Speaking of the future, Mugar joins a chorus that began with Fiedler and now includes John Williams and Lockhart in hoping for more commitment to the Pops from its parent organization. ''The Pops is the premier orchestra of its type, yet it is a second cousin to the Boston Symphony in terms of commitment. Before Ken Haas, the former manager of the BSO, had his stroke, there was a committee on the future of the Pops and I was on it. I said, 'If you were [Disney chairman] Michael Eisner, what would you do if you owned the Boston Pops?' I guarantee you the orchestra would be playing every night and in every town in the land,'' Mugar says. ''I hope the committee can get back on the case again now that the orchestra has a new manager [Mark Volpe]. Fiedler really created something great. John Cahill used to say, ''The Pops is like a steakhouse -- it has something for everybody, those who like it rare and those who like it well done.''

Mugar is sensitive to criticism that the musical programming on the Esplanade now is very remote from Fiedler's vision of bringing classical music to the masses. It's hard to imagine that the 1976 Bicentennial concert featured a full performance of the Tchaikovsky Piano Concerto, but it did. Some more recent programs have been pretty cheesy variety shows featuring television stars who couldn't really sing or dance with an orchestra that can really play serving as backup.

''Arthur sometimes got a little heavy out there,'' Mugar says. ''There's a different demographic today, and for TV you have to bring in a lot of soloists -- watching a violinist at work doesn't play very well on television. Frankly, it's boring to watch music. But that doesn't mean that the programs couldn't be a little more serious or feature some better music. There are holes built into the program -- like there are in an NFL game, for station breaks and so forth -- and Keith Lockhart and I have talked about reaching into the repertory for some short pieces to play during those breaks so that the concert isn't totally a made-for-TV event. That way, there would be something for the public that shows up that they couldn't get at home on television. Fiedler's three-part program concept is great. We're still doing the third part of a Fiedler program, the entertainment music, but I'm afraid the day of something heavy, like a concerto in the middle, is over. But there was a lot of good middleweight and light classical music from the first third of Fiedler's programs that I'd like to see come back.''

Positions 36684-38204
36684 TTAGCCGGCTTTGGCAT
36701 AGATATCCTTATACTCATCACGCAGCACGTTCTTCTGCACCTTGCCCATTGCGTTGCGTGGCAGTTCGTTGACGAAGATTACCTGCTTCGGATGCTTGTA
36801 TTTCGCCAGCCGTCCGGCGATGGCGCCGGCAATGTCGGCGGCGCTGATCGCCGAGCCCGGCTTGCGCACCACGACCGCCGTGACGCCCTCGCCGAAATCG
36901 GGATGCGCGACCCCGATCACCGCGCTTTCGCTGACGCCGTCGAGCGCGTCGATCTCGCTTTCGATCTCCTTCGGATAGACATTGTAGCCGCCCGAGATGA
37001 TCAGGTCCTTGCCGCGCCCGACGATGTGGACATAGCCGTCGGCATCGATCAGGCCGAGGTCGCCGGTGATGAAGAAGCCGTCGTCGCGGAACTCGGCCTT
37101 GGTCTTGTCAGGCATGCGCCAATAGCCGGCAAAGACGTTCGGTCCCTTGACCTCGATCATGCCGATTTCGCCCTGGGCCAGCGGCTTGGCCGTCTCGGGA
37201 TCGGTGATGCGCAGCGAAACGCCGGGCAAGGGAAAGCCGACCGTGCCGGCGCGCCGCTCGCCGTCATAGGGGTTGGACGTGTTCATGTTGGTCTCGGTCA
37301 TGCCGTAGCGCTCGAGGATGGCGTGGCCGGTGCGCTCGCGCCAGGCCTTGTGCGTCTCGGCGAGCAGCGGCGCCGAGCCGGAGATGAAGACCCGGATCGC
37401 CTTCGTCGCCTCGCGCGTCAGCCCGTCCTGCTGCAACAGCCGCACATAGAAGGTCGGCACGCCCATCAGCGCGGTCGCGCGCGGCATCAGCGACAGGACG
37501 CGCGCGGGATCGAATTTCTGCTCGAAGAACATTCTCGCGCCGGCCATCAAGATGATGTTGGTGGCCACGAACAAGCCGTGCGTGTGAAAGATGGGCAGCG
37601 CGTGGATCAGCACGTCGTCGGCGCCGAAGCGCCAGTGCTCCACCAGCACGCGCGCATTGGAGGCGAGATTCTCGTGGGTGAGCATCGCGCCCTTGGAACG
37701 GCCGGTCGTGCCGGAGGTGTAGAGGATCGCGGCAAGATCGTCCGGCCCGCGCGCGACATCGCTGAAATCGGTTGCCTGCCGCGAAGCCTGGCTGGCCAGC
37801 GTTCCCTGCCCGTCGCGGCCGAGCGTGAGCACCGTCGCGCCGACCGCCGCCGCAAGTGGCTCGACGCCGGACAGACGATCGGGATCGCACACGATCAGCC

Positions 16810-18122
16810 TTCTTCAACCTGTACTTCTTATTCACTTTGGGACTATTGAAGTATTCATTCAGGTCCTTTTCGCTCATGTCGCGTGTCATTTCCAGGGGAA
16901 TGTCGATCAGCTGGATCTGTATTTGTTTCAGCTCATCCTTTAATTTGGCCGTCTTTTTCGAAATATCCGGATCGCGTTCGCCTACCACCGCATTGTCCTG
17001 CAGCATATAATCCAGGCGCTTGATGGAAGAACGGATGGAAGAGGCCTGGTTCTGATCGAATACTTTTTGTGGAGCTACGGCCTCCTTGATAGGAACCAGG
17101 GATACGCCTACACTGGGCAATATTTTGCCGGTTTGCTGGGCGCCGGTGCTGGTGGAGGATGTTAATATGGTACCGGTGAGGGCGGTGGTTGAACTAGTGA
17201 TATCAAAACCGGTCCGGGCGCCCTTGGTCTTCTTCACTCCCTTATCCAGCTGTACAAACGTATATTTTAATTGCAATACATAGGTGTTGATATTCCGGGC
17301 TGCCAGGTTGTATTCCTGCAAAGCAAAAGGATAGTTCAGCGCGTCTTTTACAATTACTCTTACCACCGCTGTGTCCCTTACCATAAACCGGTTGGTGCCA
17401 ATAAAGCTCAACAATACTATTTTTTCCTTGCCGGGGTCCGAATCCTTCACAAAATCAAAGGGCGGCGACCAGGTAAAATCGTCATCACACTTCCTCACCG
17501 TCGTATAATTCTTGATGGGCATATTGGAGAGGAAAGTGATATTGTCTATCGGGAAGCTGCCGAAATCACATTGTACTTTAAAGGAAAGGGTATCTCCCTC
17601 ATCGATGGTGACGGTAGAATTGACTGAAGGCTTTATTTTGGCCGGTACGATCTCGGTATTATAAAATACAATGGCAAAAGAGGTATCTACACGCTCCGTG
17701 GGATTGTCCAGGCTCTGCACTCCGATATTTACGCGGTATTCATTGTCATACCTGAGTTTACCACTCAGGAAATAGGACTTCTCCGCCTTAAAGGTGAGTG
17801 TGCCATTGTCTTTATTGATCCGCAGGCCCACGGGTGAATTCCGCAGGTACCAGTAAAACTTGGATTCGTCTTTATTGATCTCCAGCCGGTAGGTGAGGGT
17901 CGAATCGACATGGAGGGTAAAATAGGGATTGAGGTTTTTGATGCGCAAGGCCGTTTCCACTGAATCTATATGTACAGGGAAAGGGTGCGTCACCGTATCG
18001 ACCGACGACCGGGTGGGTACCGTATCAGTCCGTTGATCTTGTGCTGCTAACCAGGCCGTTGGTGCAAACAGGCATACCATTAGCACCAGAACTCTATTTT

Some things won't change. Mugar is resolutely opposed to a VIP seating area, for example.''I'd like to hold on to that; there's something very democratic about letting the people who get there earliest have the best positions.'' And he knows he has a good thing in his artistic and spectacular pyrotechnician. ''This year Ken Clark's set the fireworks to a soundtrack of 10 songs, but we're keeping the list of titles a secret. I'll tell you something though -- they're all by American composers.'' Both Clark and Lockhart would like to synchronize the fireworks to live music, and Mugar is hopeful that this can happen.

''During this concert,'' Mugar says, ''I think the Esplanade becomes one of the most magical, romantic spots in America. The sun sets in the northwest and the moon rises over Beacon Hill. The music is played by a great orchestra under a great conductor -- all three of them, Arthur, John, and Keith -- and the music wafts and drifts on the air. And, in a funny way, this huge event is like the Sunday afternoon band concerts I went to when I was a kid in a little town in New Hampshire, and it's absolutely wonderful . . . ''

Published 07/03/98